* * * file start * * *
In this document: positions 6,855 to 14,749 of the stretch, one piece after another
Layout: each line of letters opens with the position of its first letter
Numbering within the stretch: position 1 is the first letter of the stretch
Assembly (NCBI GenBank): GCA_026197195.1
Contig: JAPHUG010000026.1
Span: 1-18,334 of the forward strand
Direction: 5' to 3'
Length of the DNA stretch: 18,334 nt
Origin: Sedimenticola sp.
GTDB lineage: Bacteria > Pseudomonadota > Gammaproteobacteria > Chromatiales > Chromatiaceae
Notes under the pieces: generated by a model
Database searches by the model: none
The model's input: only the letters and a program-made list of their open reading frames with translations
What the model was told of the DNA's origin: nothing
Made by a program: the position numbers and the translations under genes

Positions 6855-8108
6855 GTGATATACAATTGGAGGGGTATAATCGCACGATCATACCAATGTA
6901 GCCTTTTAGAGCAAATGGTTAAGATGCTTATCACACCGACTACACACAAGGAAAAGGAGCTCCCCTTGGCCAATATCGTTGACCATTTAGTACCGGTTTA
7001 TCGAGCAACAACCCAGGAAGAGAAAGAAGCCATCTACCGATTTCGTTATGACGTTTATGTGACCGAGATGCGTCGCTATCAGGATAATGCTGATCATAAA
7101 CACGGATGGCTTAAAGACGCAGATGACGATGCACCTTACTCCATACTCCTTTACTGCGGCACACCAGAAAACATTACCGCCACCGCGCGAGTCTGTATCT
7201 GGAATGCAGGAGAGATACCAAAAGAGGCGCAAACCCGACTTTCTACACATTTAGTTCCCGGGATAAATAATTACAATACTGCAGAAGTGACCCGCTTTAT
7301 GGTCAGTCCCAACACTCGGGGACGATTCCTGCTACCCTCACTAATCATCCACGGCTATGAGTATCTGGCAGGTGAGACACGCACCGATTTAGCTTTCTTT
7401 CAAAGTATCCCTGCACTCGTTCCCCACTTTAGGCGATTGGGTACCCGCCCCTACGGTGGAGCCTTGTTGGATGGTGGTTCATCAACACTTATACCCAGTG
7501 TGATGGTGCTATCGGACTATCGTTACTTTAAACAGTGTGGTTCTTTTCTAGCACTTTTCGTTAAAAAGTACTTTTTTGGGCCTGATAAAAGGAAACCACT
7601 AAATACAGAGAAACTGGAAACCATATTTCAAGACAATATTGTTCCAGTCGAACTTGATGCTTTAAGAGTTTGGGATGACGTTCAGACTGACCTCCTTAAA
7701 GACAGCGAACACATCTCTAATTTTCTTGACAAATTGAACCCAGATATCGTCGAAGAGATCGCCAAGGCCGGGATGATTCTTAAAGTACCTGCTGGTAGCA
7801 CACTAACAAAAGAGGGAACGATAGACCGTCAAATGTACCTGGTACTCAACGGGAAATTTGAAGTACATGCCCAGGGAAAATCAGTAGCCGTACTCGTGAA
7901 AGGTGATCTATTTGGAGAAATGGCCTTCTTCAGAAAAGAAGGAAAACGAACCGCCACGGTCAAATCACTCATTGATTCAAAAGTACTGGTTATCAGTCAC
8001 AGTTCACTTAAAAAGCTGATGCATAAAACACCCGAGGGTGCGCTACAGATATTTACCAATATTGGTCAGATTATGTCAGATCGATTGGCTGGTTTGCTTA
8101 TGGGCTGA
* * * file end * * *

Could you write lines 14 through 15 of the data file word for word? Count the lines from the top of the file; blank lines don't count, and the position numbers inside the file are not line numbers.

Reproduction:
What the model was told of the DNA's origin: nothing
Made by a program: the position numbers and the translations under genes